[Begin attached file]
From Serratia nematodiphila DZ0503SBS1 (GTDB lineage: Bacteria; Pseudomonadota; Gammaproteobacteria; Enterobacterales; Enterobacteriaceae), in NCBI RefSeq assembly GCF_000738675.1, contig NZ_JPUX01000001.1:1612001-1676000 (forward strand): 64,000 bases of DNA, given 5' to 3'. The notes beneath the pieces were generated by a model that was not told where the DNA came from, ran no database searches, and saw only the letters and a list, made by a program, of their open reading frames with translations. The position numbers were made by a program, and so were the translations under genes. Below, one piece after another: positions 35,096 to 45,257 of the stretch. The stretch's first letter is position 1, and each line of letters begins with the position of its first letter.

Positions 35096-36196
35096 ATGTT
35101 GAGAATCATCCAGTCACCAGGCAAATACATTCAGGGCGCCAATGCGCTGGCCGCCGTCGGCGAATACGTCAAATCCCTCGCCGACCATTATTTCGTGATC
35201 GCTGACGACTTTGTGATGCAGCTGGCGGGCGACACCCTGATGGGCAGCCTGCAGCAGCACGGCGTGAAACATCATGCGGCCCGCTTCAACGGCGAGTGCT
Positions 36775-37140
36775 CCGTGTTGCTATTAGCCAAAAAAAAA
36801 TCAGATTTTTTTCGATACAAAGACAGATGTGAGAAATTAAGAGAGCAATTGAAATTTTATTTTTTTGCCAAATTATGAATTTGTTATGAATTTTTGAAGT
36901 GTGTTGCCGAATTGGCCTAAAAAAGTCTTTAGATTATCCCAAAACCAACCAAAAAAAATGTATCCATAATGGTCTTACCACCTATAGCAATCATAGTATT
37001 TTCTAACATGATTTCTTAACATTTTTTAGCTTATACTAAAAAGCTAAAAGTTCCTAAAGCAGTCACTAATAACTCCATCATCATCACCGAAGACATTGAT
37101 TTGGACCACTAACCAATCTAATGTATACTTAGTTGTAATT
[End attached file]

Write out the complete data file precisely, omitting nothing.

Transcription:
From Serratia nematodiphila DZ0503SBS1 (GTDB lineage: Bacteria; Pseudomonadota; Gammaproteobacteria; Enterobacterales; Enterobacteriaceae), in NCBI RefSeq assembly GCF_000738675.1, contig NZ_JPUX01000001.1:1612001-1676000 (forward strand): 64,000 bases of DNA, given 5' to 3'. The notes beneath the pieces were generated by a model that was not told where the DNA came from, ran no database searches, and saw only the letters and a list, made by a program, of their open reading frames with translations. The position numbers were made by a program, and so were the translations under genes. Below, one piece after another: positions 35,096 to 45,257 of the stretch. The stretch's first letter is position 1, and each line of letters begins with the position of its first letter.

Positions 35096-36196
35096 ATGTT
35101 GAGAATCATCCAGTCACCAGGCAAATACATTCAGGGCGCCAATGCGCTGGCCGCCGTCGGCGAATACGTCAAATCCCTCGCCGACCATTATTTCGTGATC
35201 GCTGACGACTTTGTGATGCAGCTGGCGGGCGACACCCTGATGGGCAGCCTGCAGCAGCACGGCGTGAAACATCATGCGGCCCGCTTCAACGGCGAGTGCT
Positions 36775-37140
36775 CCGTGTTGCTATTAGCCAAAAAAAAA
36801 TCAGATTTTTTTCGATACAAAGACAGATGTGAGAAATTAAGAGAGCAATTGAAATTTTATTTTTTTGCCAAATTATGAATTTGTTATGAATTTTTGAAGT
36901 GTGTTGCCGAATTGGCCTAAAAAAGTCTTTAGATTATCCCAAAACCAACCAAAAAAAATGTATCCATAATGGTCTTACCACCTATAGCAATCATAGTATT
37001 TTCTAACATGATTTCTTAACATTTTTTAGCTTATACTAAAAAGCTAAAAGTTCCTAAAGCAGTCACTAATAACTCCATCATCATCACCGAAGACATTGAT
37101 TTGGACCACTAACCAATCTAATGTATACTTAGTTGTAATT